Arizona Says California's "Doing Business" Tax is Unconstitutional

March 2019 | Article

By Laura Robichaud

On March 11, 2019, Arizona Attorney General Mark Brnovich announced that the State of Arizona had filed a legal action against the State of California. The lawsuit challenges California’s tax assessments and seizures against Arizona businesses and individuals related to “doing business” in California and seeks to invalidate California’s “doing business” tax. This California tax is assessed on Arizona businesses that have a passive or non-managing investment in a California limited liability company.

The Arizona Attorney General’s office estimates that Arizona citizens have paid more than $10 million “doing business” taxes to the State of California annually. The Arizona Attorney General’s lawsuit argues that these “doing business” taxes are unconstitutional under the Due Process and Commerce Clauses of the U.S. Constitution.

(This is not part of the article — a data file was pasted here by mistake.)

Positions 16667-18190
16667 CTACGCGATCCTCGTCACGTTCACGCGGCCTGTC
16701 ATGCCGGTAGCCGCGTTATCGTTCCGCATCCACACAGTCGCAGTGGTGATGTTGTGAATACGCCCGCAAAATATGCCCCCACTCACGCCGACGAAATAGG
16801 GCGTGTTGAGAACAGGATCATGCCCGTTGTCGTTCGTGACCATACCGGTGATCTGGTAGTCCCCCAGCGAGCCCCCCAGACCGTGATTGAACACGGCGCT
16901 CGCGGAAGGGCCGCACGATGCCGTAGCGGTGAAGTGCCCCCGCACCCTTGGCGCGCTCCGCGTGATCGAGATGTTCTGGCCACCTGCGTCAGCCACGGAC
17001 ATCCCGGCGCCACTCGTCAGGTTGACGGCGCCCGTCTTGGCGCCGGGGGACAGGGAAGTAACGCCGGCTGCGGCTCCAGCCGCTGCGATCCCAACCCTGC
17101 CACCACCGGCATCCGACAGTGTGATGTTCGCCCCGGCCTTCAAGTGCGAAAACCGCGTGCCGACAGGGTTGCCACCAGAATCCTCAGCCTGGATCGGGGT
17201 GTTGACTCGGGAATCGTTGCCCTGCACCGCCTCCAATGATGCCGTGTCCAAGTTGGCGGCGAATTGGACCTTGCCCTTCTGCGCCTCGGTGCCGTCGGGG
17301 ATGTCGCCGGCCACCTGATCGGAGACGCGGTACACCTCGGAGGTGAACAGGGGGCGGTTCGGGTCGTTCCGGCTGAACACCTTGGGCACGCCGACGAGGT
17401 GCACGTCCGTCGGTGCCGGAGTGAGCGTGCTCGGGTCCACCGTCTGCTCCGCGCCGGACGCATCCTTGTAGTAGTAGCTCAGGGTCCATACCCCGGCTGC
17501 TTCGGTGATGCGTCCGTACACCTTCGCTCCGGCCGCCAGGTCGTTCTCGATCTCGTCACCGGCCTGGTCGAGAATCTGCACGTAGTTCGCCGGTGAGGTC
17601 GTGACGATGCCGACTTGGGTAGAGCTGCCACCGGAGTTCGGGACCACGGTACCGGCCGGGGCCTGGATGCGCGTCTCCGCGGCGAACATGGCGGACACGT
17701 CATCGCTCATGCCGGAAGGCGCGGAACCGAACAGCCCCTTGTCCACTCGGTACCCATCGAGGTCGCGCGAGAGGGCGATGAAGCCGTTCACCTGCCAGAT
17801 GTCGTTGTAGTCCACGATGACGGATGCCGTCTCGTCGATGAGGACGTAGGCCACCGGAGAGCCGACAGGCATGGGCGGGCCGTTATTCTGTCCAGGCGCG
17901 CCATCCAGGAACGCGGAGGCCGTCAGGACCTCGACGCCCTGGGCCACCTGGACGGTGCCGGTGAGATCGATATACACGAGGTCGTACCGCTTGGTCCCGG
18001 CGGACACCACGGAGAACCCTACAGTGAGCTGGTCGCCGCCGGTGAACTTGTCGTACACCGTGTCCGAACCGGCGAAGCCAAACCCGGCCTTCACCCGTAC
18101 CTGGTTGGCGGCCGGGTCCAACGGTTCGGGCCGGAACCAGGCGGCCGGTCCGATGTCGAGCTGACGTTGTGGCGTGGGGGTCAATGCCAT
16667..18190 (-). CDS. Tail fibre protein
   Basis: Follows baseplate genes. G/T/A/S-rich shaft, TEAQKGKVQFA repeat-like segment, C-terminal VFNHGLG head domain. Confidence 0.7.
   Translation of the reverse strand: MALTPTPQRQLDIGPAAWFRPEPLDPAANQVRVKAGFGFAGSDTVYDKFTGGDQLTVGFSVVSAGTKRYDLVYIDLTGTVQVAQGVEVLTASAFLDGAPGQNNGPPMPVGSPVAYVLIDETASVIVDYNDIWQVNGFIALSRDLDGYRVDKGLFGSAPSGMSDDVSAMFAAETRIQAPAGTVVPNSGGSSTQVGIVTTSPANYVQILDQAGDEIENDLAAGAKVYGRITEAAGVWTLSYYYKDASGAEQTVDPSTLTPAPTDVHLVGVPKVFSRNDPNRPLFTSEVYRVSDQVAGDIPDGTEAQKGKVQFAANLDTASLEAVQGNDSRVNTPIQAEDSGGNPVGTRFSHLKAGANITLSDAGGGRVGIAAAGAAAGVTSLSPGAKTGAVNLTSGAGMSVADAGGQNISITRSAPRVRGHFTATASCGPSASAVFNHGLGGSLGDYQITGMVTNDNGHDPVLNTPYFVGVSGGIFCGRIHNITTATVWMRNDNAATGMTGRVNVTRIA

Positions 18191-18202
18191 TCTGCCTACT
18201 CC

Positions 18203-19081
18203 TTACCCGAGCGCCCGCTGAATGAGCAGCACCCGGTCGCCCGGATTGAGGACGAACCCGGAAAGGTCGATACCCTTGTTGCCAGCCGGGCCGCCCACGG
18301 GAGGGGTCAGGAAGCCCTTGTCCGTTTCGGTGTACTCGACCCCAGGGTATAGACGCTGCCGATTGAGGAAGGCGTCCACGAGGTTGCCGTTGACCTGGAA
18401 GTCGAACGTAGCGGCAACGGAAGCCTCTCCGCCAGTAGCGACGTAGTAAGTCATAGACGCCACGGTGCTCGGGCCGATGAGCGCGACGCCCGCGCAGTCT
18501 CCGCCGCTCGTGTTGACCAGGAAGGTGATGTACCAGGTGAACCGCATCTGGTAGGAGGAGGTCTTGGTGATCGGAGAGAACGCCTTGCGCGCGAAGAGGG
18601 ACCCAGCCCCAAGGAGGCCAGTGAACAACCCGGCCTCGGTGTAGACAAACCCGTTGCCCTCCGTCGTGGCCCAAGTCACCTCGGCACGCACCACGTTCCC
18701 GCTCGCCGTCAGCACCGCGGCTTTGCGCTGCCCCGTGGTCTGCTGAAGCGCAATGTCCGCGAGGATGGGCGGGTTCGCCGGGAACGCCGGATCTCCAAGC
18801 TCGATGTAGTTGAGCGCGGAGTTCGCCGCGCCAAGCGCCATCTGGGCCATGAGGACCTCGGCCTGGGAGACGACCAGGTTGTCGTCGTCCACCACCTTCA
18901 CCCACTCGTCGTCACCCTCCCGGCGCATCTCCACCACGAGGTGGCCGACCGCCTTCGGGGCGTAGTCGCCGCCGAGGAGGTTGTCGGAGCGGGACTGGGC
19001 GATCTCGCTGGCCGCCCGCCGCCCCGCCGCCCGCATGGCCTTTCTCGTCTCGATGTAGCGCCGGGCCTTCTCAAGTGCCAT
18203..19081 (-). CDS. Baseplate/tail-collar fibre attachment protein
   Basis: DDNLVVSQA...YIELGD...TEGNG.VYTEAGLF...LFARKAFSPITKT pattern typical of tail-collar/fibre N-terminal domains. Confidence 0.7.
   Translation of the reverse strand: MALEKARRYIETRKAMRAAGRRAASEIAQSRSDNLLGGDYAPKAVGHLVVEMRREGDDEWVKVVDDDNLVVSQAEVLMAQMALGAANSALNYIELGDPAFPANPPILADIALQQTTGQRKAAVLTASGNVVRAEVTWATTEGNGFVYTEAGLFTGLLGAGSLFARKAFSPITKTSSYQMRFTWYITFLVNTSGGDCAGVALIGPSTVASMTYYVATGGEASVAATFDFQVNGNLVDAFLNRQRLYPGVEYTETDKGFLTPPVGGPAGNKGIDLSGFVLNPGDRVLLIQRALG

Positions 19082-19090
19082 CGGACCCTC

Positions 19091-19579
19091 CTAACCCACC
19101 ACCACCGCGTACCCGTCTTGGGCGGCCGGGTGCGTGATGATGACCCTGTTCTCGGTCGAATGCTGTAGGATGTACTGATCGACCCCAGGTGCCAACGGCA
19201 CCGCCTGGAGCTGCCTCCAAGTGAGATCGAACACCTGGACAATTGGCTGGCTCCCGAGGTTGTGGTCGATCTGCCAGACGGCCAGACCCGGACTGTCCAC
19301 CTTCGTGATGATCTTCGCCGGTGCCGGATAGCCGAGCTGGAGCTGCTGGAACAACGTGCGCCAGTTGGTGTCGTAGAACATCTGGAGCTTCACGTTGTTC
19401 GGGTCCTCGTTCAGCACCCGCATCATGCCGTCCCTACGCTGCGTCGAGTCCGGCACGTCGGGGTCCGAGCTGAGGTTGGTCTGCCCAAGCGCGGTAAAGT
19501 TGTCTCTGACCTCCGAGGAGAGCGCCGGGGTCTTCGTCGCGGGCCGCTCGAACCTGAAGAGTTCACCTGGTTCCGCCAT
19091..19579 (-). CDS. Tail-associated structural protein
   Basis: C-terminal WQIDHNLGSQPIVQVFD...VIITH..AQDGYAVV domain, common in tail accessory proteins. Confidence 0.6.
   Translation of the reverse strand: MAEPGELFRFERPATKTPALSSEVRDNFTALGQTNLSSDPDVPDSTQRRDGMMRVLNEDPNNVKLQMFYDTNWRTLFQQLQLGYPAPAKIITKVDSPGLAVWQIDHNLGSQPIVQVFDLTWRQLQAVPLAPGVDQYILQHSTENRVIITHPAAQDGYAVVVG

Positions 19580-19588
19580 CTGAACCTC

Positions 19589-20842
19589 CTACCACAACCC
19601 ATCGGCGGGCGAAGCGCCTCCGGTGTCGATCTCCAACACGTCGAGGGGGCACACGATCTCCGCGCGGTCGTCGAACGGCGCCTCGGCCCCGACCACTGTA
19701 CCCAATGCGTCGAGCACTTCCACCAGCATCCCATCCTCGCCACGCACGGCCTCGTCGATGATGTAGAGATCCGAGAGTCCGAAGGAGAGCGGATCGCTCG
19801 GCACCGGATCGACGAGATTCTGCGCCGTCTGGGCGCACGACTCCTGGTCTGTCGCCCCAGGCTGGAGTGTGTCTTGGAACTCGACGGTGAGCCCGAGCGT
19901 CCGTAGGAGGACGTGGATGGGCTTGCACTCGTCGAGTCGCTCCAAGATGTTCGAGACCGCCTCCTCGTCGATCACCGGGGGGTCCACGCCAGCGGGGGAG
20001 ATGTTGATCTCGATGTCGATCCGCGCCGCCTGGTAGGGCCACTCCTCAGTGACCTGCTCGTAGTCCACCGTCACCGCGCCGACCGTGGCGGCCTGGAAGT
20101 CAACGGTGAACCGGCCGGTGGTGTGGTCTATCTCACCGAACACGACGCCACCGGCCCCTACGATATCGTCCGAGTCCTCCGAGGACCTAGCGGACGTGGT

A statement by the Arizona Attorney General’s office noted some prior case law on which their lawsuit is based: “The Supreme Court has held that passive investment in a company located in another state is not sufficient ‘minimum contacts’ to impose taxation under the Due Process Clause (Shaffer v. Heitner, 433 U.S. 186 (1977)). The Supreme Court has also recognized four requirements for states to impose taxes on out-of-state businesses under the Commerce Clause. California’s ‘doing business’ assessments brazenly violate all four.”

The result of the California “doing business” tax doesn’t just affect taxpayers—California’s “doing business” tax is also impacting Arizona’s tax collections. The “doing business” taxes are deductible expenses for Arizona tax purposes; therefore, Arizona is losing an estimated $484,000 in annual tax revenue.  

A response from California to Arizona’s lawsuit is due April 30.

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